Time to find out the facts

Dandelions blowing in the wind in a meadow

Caring to the end

A guide to end of life care and beyond for unpaid carers in Surrey

Time to find out the facts

Here’s an overview of what is meant by ‘end of life care’ as well as an outline of where end of life care can be provided and the roles of different health and social care staff who may be involved:

What is end of life care?

  • You and the person you care for will come across a lot of confusing terms and language when first receiving a diagnosis. In particular there is a lot of confusion about what is palliative care and what is end of life care. 
  • A life limiting illness is an illness for which there is no cure, for example motor neurone disease, dementia or advanced cancer. Sometimes this is referred to as a ‘terminal illness’.
  • Palliative care is the treatment, care and support for people with a life-limiting illness and their families and carers. Any treatment for the person you care for at this stage will be to manage their symptoms to ensure they have the best quality of life and to live as well as possible in the time left. It will concentrate on identifying their needs, preferences and wishes and will include support to you and other family members, both practical and emotional.
  • Palliative care can be provided at any stage of such life-limiting illness but it does not necessarily mean the person is about to die. You may find the person you care for receives palliative care for several years. Palliative care may also be given to someone as they approach end of life, although more frequently this is then referred to as end of life care.
  • End of life care is often considered to be provided in the last year of life, but this varies from person to person and diagnosis to diagnosis. Some people may receive end of life care in just their last few weeks or even days. 
  • ​End of life care helps the person you care for to live as comfortably and pain free as possible and involves managing often complex physical symptoms. It also ensures you, as their unpaid carer, get the emotional support that you need. 
  • End of life care also involves talking about what to expect towards the end of life: talking about what is important to the person regarding their needs and wishes, dealing with practical issues such as making a will, as well as thinking about what practical and emotional support you need.

Where is end of life care provided?

Care at home  

The person you care for may prefer to die at home or the home of a family member so that they can be with the people who love them in a familiar environment. As a family carer it is important to discuss this with them and their GP and how it might work in practice. Some questions to consider: ​ 

  1. What equipment, technology and adaptations might be needed in the home? 
  2. What care can be arranged and who can organise and coordinate this?  (This could include hospice care and palliative care at home). 
  3. What will be the impact of different health and social care professionals coming into the home? 
  4. How willing and able are you to provide the care the person needs in the home? 
  5. Do you have the skills and training needed? 
  6. What happens if you don’t feel able to continue caring?  For more information go to Having a backup plan   
  • Both you and the person you care for can contact their local social services team to get support with social care needs such as personal care.  You may find caring for someone challenging, so ask for your own needs assessment to look at what support you might need in your caring role.  This is called a Carers Assessment.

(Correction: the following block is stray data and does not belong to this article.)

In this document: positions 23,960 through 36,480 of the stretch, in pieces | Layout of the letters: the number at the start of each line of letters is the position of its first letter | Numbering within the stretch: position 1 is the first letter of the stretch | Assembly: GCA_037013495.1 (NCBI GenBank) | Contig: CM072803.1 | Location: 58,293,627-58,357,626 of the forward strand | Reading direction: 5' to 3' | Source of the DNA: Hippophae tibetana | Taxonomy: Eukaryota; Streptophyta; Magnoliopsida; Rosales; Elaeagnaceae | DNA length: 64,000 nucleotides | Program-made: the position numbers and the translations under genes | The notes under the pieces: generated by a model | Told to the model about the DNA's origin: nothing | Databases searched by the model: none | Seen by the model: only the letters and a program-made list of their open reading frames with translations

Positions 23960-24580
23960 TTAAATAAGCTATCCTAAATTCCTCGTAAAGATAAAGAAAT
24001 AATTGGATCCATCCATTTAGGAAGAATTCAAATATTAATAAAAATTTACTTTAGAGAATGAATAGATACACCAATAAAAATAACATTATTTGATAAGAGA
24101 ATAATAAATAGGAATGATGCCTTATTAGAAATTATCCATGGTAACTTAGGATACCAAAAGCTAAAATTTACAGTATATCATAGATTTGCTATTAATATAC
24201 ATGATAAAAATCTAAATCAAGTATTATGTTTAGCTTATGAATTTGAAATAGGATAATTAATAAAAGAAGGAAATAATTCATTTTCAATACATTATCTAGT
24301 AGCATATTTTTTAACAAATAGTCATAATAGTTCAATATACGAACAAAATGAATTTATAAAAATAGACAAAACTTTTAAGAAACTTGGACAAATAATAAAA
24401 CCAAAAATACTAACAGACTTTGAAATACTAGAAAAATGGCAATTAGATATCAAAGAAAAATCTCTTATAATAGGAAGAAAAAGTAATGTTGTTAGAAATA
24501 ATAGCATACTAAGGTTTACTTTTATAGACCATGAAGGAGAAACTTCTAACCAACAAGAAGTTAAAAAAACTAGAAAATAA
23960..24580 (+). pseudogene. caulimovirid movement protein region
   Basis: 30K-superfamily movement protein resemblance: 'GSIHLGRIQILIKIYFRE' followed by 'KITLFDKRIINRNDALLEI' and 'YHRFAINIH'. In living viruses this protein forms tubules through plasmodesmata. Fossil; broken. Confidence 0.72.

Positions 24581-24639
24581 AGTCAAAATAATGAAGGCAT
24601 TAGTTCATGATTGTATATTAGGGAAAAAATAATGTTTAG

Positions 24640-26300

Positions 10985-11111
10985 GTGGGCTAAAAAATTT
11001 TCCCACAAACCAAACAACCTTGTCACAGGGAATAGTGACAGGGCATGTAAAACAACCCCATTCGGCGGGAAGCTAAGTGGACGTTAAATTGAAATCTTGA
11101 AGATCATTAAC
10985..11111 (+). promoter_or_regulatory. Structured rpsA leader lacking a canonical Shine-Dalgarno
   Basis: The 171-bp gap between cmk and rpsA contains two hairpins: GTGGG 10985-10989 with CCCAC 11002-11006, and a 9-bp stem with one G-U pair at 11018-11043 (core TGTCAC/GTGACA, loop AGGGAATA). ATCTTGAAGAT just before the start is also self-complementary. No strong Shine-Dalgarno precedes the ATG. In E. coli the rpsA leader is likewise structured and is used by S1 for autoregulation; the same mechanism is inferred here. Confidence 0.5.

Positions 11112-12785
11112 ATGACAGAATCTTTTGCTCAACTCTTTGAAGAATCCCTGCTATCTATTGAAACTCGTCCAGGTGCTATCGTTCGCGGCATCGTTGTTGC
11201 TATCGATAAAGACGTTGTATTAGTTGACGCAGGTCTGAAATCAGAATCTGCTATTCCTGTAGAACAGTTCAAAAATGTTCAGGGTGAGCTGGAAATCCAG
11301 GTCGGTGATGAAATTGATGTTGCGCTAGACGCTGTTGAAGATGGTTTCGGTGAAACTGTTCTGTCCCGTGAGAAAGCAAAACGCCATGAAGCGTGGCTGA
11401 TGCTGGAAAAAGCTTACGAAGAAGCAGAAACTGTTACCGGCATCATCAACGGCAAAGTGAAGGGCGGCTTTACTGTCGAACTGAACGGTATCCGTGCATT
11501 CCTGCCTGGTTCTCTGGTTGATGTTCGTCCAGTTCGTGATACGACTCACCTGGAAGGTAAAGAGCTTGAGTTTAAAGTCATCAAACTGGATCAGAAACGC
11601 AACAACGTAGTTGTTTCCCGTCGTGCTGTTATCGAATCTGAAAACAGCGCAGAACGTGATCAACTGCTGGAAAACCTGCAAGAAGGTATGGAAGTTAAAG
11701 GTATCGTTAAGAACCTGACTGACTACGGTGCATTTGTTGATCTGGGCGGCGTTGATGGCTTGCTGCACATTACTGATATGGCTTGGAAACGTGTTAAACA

• Healthcare is provided free across the UK, but the person you care for may have to pay for some or all of their social care. They may be able to access social care at home for free if they have complex ongoing healthcare needs. It’s called NHS continuing healthcare. If their condition is getting worse quickly and they might be nearing the end of their life, they may be given NHS continuing healthcare on a fast track basis. See Paying for Care for more information. 
  • When thinking with the person you care for about where to receive end of life care go to Choosing where to be cared for. 

Hospice Care

  • You may think that a hospice can only provide care when someone is about to die. This is a myth; as hospices can provide care for anyone with a terminal illness, sometimes from the time they receive a terminal diagnosis. In other words, hospices provide palliative care including end of life care.
  • The person you care for may not necessarily stay in the hospice – it will depend on their situation. They might stay at the hospice as an inpatient while they need specialist care, and then return home. Some people stay in a hospice in the last weeks or days of their life. Some hospices will offer day care, where the patient visits the hospice to use their services but doesn’t stay. Some hospices offer care in a patient’s home.
  • Hospices are staffed by a team of health and social care professionals, including nurses, doctors, physiotherapists, occupational therapists, complementary therapists, social care workers and chaplaincy services. They will work alongside others involved in somebody’s care such as their GP, community nurses, hospital consultants and nurse specialists.
  • Hospice care is free, paid for through a combination of NHS funding and public donation. You can contact a hospice directly, but the team will usually also ask for a referral from a doctor or nurse involved in the patient’s care.
  • To find your local hospice go to Directory For Further Information or visit Hospice UK


  • The person you care for may suddenly become unwell and need tests or treatment. They may be referred to hospital by their GP or they may need to go into hospital in an emergency. Decisions about their end of life care may be made by staff in Accident and Emergency or by an assessment unit or ward. The hospital may have a palliative care unit or team where staff will help to control symptoms and provide emotional support and information for the person you care for and you, as their carer.